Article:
 To get the correct scaling factor, solve this equation:

Scale Factor = (V / Unscaled RSA base shear)


You would do this calculation to obtain the scaling factors for all the directions of interest (X, Y and/or Z). Unless the
model is symmetric the fundamental period for each direction is probably different. Be sure to use the proper value
for "T" for the direction being considered.
Note: The ASCE 7 has additional requirements for vertical seismic components. (See ASCE 7-10 section 12.4.2.2).

RSA Scaling Factor (Automatic Scaling)


The most difficult part of the entire RSA procedure is normally calculating the scaling factor to be used when including
the RSA results in a load combination. The Scaling Factor tool can be used to automatically calculate the RSA scaling
factor for each direction within your model.
The RSA scaling factors automatically default to 1.0 and can only be changed from within the Scaling Factor dialog.
The dialog may be opened by clicking the scale factor button, SF, on the Spreadsheet Toolbar. This button is only
available when the Load Combinations Spreadsheet is the active window.

Note

 Currently these factors are only calculated when you open this dialog and click the Calculate button.
Therefore, if you have previously calculated these and then made changes to your model, you will need to
come back into this dialog and re-click the Calculate buttons to update the scaling factors.

Base Shear

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The Base Shears section of the Spectra Scaling Factor dialog box reports to you the static base shear and the un-
scaled RSA base shear for each direction. If these values have not been calculated yet, then you may press the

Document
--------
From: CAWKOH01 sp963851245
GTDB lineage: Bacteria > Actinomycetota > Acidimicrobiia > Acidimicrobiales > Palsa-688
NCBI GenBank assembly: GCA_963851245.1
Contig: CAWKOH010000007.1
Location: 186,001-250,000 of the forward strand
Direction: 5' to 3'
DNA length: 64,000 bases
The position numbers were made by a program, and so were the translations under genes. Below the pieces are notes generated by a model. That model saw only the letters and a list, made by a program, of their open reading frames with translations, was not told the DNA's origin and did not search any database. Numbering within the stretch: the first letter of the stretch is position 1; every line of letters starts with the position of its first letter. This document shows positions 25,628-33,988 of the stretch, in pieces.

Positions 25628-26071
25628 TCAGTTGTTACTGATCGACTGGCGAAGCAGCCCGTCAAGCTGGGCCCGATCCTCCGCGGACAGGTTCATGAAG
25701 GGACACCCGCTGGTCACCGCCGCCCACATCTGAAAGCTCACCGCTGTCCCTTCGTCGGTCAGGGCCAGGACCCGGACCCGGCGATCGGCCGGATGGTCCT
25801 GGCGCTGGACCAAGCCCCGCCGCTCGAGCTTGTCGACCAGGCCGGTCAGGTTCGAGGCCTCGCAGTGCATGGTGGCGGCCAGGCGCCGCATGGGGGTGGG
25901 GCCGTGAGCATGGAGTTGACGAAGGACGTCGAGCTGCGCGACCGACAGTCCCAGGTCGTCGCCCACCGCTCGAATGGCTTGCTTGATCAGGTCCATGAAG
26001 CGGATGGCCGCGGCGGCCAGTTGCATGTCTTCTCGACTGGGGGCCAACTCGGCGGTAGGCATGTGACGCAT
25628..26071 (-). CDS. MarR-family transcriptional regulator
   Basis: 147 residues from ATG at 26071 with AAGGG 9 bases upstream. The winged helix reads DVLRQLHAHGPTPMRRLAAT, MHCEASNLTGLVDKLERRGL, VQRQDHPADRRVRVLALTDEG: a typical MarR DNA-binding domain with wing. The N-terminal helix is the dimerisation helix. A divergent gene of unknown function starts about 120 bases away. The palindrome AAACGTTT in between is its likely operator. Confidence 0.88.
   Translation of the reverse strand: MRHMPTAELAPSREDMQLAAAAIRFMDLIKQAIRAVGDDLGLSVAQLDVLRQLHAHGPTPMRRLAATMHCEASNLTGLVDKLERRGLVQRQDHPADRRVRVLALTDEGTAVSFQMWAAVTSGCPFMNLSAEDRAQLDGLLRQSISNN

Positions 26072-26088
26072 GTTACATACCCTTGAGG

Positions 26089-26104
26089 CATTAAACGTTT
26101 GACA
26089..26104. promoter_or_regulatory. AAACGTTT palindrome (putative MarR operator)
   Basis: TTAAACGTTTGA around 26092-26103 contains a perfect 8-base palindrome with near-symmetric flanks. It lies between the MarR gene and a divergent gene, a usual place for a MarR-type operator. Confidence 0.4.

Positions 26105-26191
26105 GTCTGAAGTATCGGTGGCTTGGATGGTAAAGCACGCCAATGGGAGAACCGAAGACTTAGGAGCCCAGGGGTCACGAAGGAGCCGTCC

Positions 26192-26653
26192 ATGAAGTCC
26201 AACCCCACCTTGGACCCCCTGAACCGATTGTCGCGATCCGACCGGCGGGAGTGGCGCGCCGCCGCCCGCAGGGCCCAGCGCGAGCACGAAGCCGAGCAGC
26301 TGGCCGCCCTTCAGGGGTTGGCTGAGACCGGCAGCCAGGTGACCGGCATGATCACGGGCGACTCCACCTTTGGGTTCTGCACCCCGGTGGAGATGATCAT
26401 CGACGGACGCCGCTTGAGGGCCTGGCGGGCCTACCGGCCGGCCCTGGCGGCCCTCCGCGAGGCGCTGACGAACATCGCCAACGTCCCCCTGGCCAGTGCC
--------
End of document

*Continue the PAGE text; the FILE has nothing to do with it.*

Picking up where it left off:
Calculate button. This will launch the Seismic Load Generation window for the calculation of the Static Base Shear,
or the Dynamic Solution dialog for the calculation of the Unscaled Base Shear for your Response Spectra results.

Scaling Factor

Program Calculated

This section compares the ELF (Equivalent Lateral Force) Limit, as reduced by the Base Shear Multiplier, and the I/R
Limit. These values are explained in detail below.

 The Base Shear Multiplier is used in the calculation of the ELF Limit. This multiplier can be used to reduce the
calculated (unscaled) base shear below the base shear value obtained by the Equivalent Lateral Force Method.
For the 1997 UBC, this is covered in section 1631.5.4. For the 2000 IBC, this is covered in section 1618.7. For
the 2010 NBC, it is discussed in clause 4.1.8.12 (8). In the ASCE 7-10, it is discussed in section 12.9.4.1.
 The ELF Limit is the limiting scaling factor calculated per the Equivalent Lateral Force procedure:

 The I/R Limit simply takes the elastic dynamic base shear and reduces it to an inelastic base shear. This value
is calculated per the I (Importance Factor) and R (Response Modification Coefficient). You may edit these
values in the Seismic tab of Global Parameters.
 The Controlling Limit is the governing (larger) value of the ELF limit and I/R limit.

User Input

You may manually override the program calculated factor by selecting the User Input option and entering in an
alternate value.

Apply Checkbox

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The Apply SF to all RSA Load Combinations checkbox will apply the SF scale factors to all load combinations that
currently reference response spectra results. The final Load combinations will appear similar to those shown below:

Automatic Response Spectra Generation

1997 UBC
You may have the 1997 UBC spectra generated automatically by selecting "UBC 97, Parametric Design Spectra" for
your RSA. The Ca and Cv seismic coefficients are needed to calculate the values for the UBC ’97 spectra. See Figure 16-
3 in the UBC for the equations used to build the spectra. See Tables 16-Q and 16-R to obtain the Ca and Cv values. The
default values listed are for Seismic Zone 3, Soil Type “Se” (Soft Soil Profile). These values can be edited in the Seismic
tab of Global Parameters.

2000 IBC
You may have the 2000 IBC spectra generated automatically by selecting "IBC 2000, Parametric Design Spectra" for
your RSA. The SDS and SD1 seismic coefficients are needed to calculate the values for the IBC 2000 spectra. See Figure
1615.1.4 in the IBC for the equations used to build the spectra. See section 1615.1.3 to obtain the SDS and SD1
values.These values can be edited in the Seismic tab of Global Parameters.

2005 ASCE
You may have the 2005 ASCE spectra generated automatically by selecting "ASCE 2005, Parametric Design Spectra"
for your RSA. The S , S , and TL seismic coefficients are needed to calculate the values for the ASCE 2005 spectra.
DS D1
See Figure 11.4-1 in ASCE-7 2005 for the equations used to build the spectra. See section 11.4.4 to obtain the S and
DS